It is also averred that Baal-herith, or Belbrith, the Lord of Confederacy, or God of Treaties, corresponded with the functions or attributes of Zeue optcwe, of Deus Fidius, or the faithful god.

"In the British Isles," also says a distinguished Celtic writer, "the worship of Beal was celebrated by fires kindled on the mountains. This worship has left deep traces in the popular traditions. The druids kindled fires on the cairn on the eve of the first of May in honour of Beal, Bealan (the sun): that day still retains in Ireland the name of La-Beal-teine, that is to say, the day of Beal's fire." The old Irish name of the year is Bealaine, now corrupted into Bliadhain, i. e., the circle of Belus, or the circle of the sun."

This usage is primarily accounted for by the rational, and in some respects excusable, if not natural notion, in the absence, neglect, or annihilation,' bien entendu,' of purer and more sacred principles, that the solar effulgence was the representative of the deity himself, until at length that luminary was regarded by the eye of a blind and bewildered faith as the real patron deity, all worthy of adoration, until eventually the fire-worshippers of the world began, as above ciled, to multiply holy fires and temples (but never idols or images, or Roman penates, as since introduced) in honour of their deifications, on the tops of mountains. This holy fire principle has not yet ceased its round of temple lights in mid-day darkness in certain sections of our modern globe. Whence torches, or flambeaux, blessed, en role, by the chief officiating priest, and lighted at this alpine feu sacre, were seen hurrying down the slopes to feed, or replenish, the altaria of the plains, and thence to others as the exigencies of the case demanded.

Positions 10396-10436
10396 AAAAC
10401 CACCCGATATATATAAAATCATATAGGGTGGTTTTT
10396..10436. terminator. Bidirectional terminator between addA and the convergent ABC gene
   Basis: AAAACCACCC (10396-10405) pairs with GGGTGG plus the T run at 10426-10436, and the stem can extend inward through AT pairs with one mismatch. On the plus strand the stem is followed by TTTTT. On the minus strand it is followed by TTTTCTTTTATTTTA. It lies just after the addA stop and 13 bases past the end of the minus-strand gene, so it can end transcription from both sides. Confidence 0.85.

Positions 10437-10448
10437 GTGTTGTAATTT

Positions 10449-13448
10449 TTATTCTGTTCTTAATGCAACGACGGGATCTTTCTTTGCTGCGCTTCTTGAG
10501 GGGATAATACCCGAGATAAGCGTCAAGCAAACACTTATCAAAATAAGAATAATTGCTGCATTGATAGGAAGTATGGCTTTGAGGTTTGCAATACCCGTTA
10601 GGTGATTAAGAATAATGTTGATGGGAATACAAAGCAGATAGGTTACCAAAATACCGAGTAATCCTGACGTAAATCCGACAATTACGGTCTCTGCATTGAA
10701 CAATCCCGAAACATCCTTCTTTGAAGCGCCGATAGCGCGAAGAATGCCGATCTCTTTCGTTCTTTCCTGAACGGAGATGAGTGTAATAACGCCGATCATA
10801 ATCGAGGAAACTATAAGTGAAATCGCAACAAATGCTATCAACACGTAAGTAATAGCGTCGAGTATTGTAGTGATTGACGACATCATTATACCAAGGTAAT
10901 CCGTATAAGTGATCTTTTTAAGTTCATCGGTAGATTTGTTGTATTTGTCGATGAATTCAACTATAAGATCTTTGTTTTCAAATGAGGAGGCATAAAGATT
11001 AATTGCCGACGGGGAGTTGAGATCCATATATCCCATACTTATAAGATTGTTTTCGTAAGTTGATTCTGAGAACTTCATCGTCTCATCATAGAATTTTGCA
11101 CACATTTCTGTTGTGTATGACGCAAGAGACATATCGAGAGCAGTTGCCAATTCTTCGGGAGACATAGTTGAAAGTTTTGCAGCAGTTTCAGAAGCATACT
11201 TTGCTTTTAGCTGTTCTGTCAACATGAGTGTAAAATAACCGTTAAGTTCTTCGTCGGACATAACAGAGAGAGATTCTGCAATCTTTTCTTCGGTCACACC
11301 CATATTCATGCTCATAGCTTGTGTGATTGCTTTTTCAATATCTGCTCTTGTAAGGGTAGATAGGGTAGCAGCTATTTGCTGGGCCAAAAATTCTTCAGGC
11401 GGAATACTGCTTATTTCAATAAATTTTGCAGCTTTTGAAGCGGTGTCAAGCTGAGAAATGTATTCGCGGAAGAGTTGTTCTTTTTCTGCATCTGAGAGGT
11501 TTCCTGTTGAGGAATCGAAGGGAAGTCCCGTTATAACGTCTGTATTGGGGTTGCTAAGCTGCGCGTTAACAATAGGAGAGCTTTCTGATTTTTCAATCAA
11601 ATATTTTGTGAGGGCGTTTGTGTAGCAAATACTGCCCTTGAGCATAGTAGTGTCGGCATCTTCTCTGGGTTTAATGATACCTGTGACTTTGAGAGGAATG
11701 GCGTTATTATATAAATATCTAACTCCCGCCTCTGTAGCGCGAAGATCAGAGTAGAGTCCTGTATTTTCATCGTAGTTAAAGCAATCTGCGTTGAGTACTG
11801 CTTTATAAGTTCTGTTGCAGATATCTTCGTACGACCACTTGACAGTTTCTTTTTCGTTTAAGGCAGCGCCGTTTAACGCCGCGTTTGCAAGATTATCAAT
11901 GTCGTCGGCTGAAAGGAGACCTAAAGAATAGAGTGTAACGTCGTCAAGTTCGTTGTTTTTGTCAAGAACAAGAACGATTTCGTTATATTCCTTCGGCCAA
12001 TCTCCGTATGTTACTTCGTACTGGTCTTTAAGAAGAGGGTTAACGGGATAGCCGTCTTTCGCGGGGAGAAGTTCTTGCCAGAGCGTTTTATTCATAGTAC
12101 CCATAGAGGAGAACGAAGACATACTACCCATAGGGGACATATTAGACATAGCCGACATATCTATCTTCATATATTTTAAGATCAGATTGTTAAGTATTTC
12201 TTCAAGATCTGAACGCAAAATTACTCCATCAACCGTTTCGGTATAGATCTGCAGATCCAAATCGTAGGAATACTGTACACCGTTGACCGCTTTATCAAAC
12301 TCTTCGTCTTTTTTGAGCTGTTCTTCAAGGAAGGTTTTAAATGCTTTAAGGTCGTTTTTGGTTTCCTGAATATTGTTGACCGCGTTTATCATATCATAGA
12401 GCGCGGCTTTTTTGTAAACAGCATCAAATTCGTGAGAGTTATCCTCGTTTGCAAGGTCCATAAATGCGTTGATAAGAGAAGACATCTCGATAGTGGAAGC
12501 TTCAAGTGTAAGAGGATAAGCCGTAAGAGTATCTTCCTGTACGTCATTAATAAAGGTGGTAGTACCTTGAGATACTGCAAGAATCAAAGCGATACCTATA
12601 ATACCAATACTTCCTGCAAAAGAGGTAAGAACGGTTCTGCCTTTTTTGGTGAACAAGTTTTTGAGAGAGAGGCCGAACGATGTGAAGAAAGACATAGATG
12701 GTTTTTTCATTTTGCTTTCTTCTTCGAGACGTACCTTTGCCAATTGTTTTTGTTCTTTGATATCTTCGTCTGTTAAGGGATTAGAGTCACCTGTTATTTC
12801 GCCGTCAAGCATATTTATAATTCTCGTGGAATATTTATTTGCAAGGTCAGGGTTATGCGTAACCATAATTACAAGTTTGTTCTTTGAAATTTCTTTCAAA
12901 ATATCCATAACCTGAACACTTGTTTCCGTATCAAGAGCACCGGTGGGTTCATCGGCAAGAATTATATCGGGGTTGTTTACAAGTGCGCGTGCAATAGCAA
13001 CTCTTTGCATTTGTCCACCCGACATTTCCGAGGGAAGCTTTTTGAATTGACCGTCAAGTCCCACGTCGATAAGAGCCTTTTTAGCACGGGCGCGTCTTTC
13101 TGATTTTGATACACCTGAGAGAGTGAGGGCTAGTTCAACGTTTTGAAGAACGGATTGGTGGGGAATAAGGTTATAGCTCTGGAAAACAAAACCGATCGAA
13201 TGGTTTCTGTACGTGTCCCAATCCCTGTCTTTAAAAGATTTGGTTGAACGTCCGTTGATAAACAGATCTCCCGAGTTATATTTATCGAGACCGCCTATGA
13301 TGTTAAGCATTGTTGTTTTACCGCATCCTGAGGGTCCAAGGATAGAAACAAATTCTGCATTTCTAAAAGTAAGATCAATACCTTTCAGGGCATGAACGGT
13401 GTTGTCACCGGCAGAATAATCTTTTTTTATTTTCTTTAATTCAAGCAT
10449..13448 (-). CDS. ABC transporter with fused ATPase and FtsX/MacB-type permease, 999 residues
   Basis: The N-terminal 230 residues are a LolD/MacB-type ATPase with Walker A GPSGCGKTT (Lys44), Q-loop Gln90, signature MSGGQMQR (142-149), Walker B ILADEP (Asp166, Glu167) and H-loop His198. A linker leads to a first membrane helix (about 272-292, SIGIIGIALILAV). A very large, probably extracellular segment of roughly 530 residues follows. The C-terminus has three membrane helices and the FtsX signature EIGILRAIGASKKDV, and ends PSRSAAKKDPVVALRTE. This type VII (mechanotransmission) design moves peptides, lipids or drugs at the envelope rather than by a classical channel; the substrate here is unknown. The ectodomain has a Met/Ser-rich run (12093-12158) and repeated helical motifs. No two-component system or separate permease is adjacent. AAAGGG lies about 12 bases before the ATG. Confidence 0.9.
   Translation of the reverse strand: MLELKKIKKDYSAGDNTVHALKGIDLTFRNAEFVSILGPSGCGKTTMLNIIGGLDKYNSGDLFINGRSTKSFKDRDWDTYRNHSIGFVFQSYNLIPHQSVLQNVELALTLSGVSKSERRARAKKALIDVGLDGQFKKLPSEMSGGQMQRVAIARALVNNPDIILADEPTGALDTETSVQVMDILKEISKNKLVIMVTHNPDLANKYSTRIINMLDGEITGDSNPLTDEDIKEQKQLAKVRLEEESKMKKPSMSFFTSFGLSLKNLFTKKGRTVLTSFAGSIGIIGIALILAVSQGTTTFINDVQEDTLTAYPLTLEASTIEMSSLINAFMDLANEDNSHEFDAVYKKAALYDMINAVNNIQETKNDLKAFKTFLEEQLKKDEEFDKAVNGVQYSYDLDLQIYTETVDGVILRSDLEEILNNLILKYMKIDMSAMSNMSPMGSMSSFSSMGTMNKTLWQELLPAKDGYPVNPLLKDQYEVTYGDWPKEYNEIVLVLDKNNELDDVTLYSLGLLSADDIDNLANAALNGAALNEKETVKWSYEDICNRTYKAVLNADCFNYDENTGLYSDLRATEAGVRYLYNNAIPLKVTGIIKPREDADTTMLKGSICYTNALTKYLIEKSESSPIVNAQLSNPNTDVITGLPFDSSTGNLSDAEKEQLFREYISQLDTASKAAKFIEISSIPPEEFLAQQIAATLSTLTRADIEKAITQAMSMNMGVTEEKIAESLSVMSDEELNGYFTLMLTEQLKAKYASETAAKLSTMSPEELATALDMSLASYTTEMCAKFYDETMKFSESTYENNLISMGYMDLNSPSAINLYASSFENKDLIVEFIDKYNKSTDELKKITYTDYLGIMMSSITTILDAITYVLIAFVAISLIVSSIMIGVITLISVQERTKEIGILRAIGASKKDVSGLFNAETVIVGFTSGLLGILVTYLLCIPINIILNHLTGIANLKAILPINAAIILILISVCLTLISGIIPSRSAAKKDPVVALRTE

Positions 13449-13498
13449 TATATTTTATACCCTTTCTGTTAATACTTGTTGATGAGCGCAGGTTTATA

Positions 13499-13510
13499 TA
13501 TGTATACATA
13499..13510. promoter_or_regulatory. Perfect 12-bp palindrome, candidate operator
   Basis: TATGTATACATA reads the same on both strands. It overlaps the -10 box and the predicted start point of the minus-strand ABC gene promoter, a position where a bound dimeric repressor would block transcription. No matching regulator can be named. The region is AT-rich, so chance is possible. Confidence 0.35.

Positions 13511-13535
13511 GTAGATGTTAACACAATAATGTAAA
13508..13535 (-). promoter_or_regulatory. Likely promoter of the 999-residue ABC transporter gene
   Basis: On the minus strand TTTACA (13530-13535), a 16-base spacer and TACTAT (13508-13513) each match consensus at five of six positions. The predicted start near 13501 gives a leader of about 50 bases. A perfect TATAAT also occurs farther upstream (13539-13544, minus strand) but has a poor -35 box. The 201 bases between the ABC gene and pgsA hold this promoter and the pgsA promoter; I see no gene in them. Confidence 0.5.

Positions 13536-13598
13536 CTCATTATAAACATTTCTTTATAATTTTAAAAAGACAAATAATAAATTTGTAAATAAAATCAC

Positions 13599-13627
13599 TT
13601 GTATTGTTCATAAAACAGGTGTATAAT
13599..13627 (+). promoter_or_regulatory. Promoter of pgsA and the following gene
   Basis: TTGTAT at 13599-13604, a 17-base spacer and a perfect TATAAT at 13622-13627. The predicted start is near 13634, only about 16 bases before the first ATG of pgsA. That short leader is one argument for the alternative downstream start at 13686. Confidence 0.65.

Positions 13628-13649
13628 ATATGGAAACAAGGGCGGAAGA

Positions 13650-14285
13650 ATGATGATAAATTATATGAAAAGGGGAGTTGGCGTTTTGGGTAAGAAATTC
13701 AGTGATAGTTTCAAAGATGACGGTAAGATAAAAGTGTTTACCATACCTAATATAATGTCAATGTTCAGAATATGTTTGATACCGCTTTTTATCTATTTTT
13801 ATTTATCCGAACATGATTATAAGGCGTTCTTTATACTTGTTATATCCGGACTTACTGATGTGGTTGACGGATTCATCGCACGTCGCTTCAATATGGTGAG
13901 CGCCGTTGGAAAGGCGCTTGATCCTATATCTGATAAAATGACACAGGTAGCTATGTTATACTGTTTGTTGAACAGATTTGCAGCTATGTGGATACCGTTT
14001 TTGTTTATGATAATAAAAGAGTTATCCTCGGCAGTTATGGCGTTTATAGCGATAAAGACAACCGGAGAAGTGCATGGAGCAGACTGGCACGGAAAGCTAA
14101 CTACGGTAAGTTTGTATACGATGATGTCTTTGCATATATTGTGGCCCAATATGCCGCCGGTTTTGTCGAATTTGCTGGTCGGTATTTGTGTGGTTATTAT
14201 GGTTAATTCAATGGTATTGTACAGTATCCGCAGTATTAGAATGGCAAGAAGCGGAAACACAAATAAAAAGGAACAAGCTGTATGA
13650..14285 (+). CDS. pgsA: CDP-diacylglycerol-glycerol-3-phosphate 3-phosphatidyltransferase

These extraordinary national displays of holy fire, if not indispensable to the unique requirements of solar worship, were, nevertheless made subservient, as calendars, to historical bardic data, to festive amusements, and to degrees of fellowship in the institute.

As, from the evidence above cited, the Bel of Brydain, Ierne, Phoenicia, and Syria, seems to have, at a later period, a common identification of attributes in a solar, or heaven-dominant, aspect, let us now endeavour to re-mount the scale of time by a few cycles of Saturn, and find out whether any traces of him can be found among the mighty imperial kingdoms of Central Asia under some other hallowed prerogatives of pagan majesty.

This name, then, is, according to late discoveries, found second among the thirteen great gods of Assyria, as they occur in triadic cuneiform characters on the upright tablet of the king, as deciphered at Nimroud under the classification of Saturn, or father of the gods, as wonderfully worked out of chaos by the almost superhuman efforts of a Rich, a Botta, a Layard, and a Rawlinson, to the dismay and confusion of historic cavillers.

An inspection of Babylonian monograms cannot be otherwise than extremely interesting and important to the penetrating student of primeval druidical emblems.

The Babylonian monogram of Bel bears an analogy in some respects to the druid emblem of ' Pelydr Goleuni,' which I have humbly endeavoured to work out in another page.

The difference, however, between the Asiatic and European characteristics, whether of imperial ciphers, religious symbols, or metaphysical representations, consists merely in a detached, rather than an attached point of contact The three lines of the latter are separate and distinct, whereas the three points of the former rest severally on a triangular basis. [See plate.] Each of which has been thought to represent the Trinitas in Unitate.